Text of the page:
Using a rabbet joint tool designed for foam board we cut the foam board according to the instructions, making sure that we checked the directions that the blade would travel in, and put the wing together using hot glue. After putting the wings together with hot glue we used masking tape to tape off the sections that we wanted to paint in order to obtain a nice clean and straight edge. While painting make sure to utilize multiple coats of paint so that you obtain a nice, even and vibrant sread of color. After painting the section you can now remove the masking tape and you should be left with a straigh edge (minor touch ups might be necessary)
Step 4: Creating the Main Body
Cutting and Sanding the Main Body:
For the main body we decided on using polystyrene layered in between foam board. We first drew our design onto a 18in. by 14in piece of foam board and then taped a second one to the first one. Utilizing a scroll saw we then cut out the general shape of the body and touched it up with a fine sanding paper. Afterwards we cut the polystyrene with a hot wire cutter tracing the shape of the foam board. In order to sandwich the polystyrene in between the foam board we utilized plastic cement. After all the individual pieces were joined together we again sanded everything to get nice clean edges.
Joining the Wings:
Before we joined the wings we installed the circuit for the wings, this will be covered in the next step. In order to join the wings to the main body we first had to cut the edges of the wings in order to ensure an optimal fit; for this we used a scroll saw. After cutting the wings to fit the body we used hot glue to join the body and the wings.
Painting the Body:
In order to paint the body we had to first install the electric circuit, but this will be covered in the next step. After installing the circuit we again used tape to define our edges before painting, however since we were rushing at this part of the project our edges turned out to be non defined. If we had had more time at this point of the project we would have made touch ups.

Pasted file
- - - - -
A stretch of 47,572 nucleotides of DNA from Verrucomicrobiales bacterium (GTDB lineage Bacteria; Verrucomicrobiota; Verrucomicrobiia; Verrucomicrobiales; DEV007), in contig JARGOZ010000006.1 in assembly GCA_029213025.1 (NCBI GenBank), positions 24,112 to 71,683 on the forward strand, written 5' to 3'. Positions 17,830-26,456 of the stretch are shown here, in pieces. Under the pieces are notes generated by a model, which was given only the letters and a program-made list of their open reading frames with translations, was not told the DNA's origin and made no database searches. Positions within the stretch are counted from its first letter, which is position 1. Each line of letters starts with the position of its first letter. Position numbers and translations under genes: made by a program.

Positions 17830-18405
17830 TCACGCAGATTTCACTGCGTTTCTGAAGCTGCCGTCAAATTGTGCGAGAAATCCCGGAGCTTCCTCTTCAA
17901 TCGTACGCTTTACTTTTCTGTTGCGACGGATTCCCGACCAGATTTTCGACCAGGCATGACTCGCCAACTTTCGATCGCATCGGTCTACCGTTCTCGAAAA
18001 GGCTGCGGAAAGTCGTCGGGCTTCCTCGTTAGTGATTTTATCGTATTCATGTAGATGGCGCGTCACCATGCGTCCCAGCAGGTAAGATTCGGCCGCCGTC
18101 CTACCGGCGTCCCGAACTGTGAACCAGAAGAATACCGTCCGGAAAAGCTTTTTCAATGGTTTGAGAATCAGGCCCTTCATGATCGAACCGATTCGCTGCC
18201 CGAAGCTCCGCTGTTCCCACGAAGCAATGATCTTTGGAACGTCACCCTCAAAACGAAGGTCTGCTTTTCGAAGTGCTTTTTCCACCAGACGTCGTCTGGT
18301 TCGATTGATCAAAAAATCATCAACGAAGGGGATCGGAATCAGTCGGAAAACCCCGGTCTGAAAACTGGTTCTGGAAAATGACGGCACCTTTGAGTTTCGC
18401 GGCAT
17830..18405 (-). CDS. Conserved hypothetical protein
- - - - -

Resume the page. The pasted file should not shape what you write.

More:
Step 5: Installing the Circuit
To install the Circuit for the wings we simply soldered the wires to LEDs making sure to tape our connections as so that they couldn't touch to short the circuit. To install it in the wings we simply put the wires through the hollow part of wing and hot glued it to the tip of the wings.
To install the LEDs in the Main Body we marked where the LEDs should go (2in apart from each other and 1in down from the point where the bottom fins start). We then drilled a hole all the way through the body using a 13/64 in. bit and then countersunk the whole with a larger bit. This was done so that the leads from the LEDs wouldn't touch each other and short the circuit. We connected all the positive leads from the LEDs on the back of the Main body and then connected them to a 1k ohm resistor which was plugged into the Arduino. We then connected all the negative leads of the LEDs and plugged them into the gnd port of the Arduino. We soldering your connections be sure to wear safety googles, to not breath in the harmful smoke, follow general machine safety, and remember solder is composed of lead a harmful and poisonous metal. After we made the connections we taped the wires onto the back of the main body using electrical tape so that they wouldn't dangle, and wouldn't contaminate the wires. In order to make sure that that the battery would be both accessible and hidden we mounted both it and the arduino onto the main body using velcro and finally covered it up with a little construction of foam board which can be easily taken off and put back on. The code that we used for the Arduino was the simple LED blinking code that comes with the IED and can easily be found online here